A typical West Australian retail worker will be at least $350 poorer at the end of the Christmas period because of the State Government’s decision to reduce usual extended shopping by 15 hours.

Last year the Government allowed an extra 49 hours of Christmas shopping from 5 December to 1 January, in line with a long standing bi-partisan precedent. The McGowan Government has approved just 34 hours this year and extended shopping will begin three days later. An entire working week (Monday to Friday) of additional hours has also been withheld – restricted to usual shopping hours.

CCI wage calculations have identified that a typical retail worker who could have worked the additional 15 hours would be between $350 and $372 worse off.

The average West Australian spends $646 a year on Christmas gifts[1], so some retail workers would have to cut back more than half of their Christmas spending to be no worse off as a result of the Government’s decision. 

WA’s retail trade industry is vital to the economy, with over 120,000 employees who contribute over $8 billion to the State’s economic growth. The additional casual roles that are put on over the Christmas period are often taken up by young people – of which there are currently over 32,000 unemployed in WA.

This decision is completely out of step with the Government’s jobs agenda. At a time when the Government is focussed on job creation and trying to make WA a global tourism hotspot, this decision only puts us further behind and is out of touch with 21st century consumers and workers.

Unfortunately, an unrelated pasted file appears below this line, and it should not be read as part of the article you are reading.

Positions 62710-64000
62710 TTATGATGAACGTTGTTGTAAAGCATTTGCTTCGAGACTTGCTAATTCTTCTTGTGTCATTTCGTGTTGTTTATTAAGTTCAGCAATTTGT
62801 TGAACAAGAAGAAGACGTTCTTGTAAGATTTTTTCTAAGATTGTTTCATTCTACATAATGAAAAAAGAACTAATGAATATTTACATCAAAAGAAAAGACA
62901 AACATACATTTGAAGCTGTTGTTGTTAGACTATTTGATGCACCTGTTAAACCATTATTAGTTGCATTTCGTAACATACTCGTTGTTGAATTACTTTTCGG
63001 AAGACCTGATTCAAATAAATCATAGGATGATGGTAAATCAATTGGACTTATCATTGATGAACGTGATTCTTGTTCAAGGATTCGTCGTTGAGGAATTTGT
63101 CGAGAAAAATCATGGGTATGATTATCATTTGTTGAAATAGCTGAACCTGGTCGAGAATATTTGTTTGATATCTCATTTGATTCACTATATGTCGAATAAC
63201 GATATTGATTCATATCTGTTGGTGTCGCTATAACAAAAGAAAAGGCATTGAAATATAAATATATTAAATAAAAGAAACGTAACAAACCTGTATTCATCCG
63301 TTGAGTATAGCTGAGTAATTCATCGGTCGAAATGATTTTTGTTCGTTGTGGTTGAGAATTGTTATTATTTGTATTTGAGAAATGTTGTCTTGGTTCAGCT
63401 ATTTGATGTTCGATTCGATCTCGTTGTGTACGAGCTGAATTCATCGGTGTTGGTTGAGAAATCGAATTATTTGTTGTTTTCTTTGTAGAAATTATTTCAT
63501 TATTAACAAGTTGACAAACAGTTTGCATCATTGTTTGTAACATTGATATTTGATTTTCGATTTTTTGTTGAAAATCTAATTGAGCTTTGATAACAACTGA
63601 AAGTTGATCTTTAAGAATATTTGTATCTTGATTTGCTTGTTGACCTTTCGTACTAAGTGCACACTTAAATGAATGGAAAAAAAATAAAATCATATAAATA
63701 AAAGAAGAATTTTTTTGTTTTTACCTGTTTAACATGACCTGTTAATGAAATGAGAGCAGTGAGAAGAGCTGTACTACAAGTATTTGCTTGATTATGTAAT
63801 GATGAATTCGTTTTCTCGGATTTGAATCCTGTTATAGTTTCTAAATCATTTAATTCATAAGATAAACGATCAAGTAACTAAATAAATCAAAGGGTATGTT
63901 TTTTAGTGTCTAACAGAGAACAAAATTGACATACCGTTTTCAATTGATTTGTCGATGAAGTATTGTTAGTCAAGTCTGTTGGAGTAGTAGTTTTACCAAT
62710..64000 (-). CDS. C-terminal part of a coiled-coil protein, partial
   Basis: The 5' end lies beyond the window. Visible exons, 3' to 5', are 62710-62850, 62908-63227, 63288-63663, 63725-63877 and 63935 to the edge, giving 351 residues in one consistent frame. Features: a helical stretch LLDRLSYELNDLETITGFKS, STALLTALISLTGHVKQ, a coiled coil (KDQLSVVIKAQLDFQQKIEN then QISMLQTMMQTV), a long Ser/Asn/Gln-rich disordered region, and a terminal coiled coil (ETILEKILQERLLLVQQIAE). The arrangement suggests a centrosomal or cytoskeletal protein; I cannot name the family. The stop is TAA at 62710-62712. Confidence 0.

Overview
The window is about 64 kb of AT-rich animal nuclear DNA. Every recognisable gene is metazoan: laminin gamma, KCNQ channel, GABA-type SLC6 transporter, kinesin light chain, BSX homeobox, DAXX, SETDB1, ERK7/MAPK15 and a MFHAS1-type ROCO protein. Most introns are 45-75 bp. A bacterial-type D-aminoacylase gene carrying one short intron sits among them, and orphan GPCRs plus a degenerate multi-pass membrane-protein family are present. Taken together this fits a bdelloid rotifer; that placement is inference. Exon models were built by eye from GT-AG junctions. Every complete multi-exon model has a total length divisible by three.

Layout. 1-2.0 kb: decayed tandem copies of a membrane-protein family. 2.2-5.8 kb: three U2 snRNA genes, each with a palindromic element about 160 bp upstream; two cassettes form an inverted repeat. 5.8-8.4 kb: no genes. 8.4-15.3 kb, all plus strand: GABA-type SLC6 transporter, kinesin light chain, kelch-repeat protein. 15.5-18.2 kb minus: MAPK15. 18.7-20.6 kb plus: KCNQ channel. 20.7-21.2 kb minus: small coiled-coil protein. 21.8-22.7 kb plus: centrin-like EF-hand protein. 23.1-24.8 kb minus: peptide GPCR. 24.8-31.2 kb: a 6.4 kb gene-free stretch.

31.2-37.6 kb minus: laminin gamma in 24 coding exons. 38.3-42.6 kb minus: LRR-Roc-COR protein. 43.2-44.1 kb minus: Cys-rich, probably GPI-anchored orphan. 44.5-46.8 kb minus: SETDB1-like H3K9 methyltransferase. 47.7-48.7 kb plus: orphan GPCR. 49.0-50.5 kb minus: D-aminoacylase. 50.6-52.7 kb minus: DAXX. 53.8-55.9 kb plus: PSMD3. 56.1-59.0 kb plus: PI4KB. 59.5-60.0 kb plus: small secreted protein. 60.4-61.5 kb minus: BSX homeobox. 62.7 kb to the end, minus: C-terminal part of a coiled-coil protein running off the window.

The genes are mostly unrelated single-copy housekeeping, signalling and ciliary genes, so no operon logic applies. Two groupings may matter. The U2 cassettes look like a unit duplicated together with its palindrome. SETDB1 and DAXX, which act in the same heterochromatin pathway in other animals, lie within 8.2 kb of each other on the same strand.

Unemployment is at 6.0 per cent in WA, compared to 5.0 per cent nationally. More than 236,000 West Australians are either unemployed or underemployed and would benefit from additional retail trading hours over the Christmas period.

You only have to look at the Government’s efforts on tourism to witness the contradiction. Why spend taxpayer’s money investing in non-stop flights to Perth, city precincts such as Yagan Square or marketing our State to the world if we aren’t going to create a vibrant city that meets the expectations of tourists whose norm is being able to shop day and night?

Workers should be able to benefit from increased retail trading over Christmas, not lose up to $372 because of an outdated Government decision. Business owners should decide when they open for business, not the Government, and consumers should be able to access stores when they want to, not when the government dictates.

CCI is calling on the McGowan Government to put workers first by immediately reviewing their decision to restrict Christmas extended retail trading hours, and at the very least, extend it to the same trading hours and days that were approved last year, beginning on 5 December.

[1] Commonwealth Bank XMAS Spending Survey 2016